Have you or your children been a victim of domestic violence? Has your spouse filed a Petition of Divorce and has a protective order against you or is seeking a protective order? Protective orders are common in family law cases. Whether you are a spouse seeking protection, or fighting against a protective order which may bear no legal basis, The Báez Law Firm can help you. We understand how important it is to protect yourself and your family during this difficult time. Let us help you fight for your rights!
What is a protective order?
A protective order can be issued by a court to prevent continuing acts of family violence.
Types of protective orders:
There are three types of protective orders.
1) ex parte protective orders
2) final protective orders
3) emergency protective order issued by a Magistrate.
For each type of protective order, the grounds, notice requirements and duration differ. Let’s discuss each.
Temporary ex parte order:
A temporary ex parte order may be issued if there is clear and present danger of family violence. Most temporary ex parte protective orders do not require that the alleged offending party be notified. Additionally, a hearing does not typically have to be scheduled unless the applicant is asking that the alleged offender be removed from their marital home or residence. Temporary ex parte orders are valid for up to 20 days unless extended by a Judge. If the alleged offender violates a temporary ex parte order, they can be subject to civil penalties and criminal prosecution under State and Federal law.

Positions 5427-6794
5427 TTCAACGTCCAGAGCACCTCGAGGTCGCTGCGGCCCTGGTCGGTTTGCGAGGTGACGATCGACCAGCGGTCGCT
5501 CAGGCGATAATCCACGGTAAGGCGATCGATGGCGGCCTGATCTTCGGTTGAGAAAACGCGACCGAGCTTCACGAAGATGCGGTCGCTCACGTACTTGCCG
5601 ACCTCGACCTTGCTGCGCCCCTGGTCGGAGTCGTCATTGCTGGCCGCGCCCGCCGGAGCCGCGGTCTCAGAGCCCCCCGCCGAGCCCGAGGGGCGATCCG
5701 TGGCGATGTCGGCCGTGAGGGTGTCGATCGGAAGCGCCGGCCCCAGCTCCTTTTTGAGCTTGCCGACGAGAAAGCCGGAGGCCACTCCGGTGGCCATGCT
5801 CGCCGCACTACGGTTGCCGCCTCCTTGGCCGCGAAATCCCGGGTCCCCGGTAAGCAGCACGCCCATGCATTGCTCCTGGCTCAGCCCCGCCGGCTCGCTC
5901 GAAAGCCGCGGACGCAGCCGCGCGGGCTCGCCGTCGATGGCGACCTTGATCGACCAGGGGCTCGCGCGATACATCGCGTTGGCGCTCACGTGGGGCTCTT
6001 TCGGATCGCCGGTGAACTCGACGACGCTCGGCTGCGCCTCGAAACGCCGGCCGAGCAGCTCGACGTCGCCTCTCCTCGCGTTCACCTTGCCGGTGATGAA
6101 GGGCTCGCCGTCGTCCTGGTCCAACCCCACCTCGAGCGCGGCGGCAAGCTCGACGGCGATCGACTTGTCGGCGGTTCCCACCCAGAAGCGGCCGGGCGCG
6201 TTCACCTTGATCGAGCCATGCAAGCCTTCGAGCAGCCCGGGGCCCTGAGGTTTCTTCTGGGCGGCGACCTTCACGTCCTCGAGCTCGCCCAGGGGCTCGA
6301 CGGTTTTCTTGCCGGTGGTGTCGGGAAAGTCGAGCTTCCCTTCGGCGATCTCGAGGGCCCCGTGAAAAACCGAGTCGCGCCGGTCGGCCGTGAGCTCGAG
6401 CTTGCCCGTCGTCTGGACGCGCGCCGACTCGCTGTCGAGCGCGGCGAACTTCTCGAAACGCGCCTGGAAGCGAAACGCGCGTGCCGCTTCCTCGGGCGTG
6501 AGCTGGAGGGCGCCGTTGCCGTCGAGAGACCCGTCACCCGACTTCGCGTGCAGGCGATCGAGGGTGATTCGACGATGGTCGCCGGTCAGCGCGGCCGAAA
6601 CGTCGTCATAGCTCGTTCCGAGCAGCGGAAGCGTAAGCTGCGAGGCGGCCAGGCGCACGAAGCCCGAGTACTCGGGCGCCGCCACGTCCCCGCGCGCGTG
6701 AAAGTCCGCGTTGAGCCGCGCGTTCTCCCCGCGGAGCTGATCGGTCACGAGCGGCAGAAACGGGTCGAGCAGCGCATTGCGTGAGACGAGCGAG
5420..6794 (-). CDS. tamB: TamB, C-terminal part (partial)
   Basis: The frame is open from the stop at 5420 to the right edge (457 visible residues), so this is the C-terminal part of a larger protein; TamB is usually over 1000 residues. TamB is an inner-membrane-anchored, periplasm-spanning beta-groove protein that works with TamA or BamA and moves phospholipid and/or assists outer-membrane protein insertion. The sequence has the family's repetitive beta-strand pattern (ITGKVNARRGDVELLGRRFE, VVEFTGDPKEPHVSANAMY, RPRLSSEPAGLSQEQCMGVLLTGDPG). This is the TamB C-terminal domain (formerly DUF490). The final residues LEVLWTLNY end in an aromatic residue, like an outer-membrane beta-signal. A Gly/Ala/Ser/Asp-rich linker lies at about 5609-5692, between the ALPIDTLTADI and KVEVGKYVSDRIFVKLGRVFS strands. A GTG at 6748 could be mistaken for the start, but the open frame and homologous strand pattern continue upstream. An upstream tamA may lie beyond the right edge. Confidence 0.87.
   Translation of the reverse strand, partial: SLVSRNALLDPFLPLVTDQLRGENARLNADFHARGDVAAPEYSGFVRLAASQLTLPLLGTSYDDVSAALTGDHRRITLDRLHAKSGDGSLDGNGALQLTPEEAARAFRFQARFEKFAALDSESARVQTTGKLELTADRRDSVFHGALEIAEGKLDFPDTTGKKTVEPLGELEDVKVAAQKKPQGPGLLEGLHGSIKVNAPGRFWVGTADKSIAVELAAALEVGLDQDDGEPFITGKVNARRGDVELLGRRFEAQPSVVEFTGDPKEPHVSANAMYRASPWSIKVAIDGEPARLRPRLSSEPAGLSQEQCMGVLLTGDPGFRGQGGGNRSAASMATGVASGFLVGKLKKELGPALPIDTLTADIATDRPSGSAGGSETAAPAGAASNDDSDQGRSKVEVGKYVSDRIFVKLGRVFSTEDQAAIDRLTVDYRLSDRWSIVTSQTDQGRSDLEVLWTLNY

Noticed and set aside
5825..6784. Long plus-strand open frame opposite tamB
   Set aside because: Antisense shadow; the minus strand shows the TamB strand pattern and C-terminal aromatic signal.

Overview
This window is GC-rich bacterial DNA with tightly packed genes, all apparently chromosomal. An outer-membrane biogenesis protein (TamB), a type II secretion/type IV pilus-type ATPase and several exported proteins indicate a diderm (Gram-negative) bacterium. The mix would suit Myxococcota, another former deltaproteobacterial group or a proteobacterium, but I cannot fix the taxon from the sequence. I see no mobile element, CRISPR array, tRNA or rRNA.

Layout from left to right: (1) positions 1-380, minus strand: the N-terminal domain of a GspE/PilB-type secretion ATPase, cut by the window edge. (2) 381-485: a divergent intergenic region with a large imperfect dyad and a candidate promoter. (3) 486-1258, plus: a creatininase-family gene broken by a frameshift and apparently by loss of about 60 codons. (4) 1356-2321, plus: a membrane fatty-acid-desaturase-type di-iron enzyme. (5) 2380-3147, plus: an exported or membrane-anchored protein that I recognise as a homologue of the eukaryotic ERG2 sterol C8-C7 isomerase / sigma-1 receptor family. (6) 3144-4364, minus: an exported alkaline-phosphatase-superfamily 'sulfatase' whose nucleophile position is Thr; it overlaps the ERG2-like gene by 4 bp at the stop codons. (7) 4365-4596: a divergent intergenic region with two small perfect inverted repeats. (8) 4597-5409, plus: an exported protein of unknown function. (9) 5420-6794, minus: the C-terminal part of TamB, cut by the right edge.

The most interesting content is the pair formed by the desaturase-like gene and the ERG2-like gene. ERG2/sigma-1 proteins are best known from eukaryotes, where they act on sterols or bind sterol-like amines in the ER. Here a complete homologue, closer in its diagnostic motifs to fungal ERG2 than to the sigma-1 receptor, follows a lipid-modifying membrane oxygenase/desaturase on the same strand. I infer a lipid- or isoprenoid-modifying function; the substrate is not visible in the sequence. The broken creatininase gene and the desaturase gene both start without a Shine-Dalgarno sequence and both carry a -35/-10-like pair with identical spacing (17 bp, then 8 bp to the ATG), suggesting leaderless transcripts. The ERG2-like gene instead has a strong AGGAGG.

Final protective order:
A final protective order may be issued if domestic violence has occurred and is likely to occur in the future. In order to receive a final protective order, the alleged offender must be notified and a hearing must be held. A final protective order is valid for up to two years, unless the court specifies otherwise. If seeking a final protective order that will last longer than two years, the applicant must show that the alleged offender caused serious bodily injury to the applicant, to a member of their family, or that two or more protective orders have been rendered against the alleged offender to protect the same applicant. If the alleged offender violates a Final Protective Order, they can be subject to civil penalties and criminal prosecution under State and Federal law.
Protective order issued by a Magistrate:
The Texas Code of Criminal procedure authorizes a Magistrate to issue a protective order if a person has been arrested for domestic violence. An order for emergency protection can be granted without notice to the victim or a formal hearing. An emergency protective order will be valid for at least 31 days but no more than 61 days, unless the offender committed an act of domestic violence by using or exhibiting a deadly weapon such as a knife or gun. If the offender violates an emergency protective order, they can be subject to civil penalties and criminal prosecution under State and Federal law.
If you have any questions regarding protective orders call the attorneys at The Báez Law Firm. We can help you make the right decisions for you and your family. Contact our law firm today for more information! 210-979-9777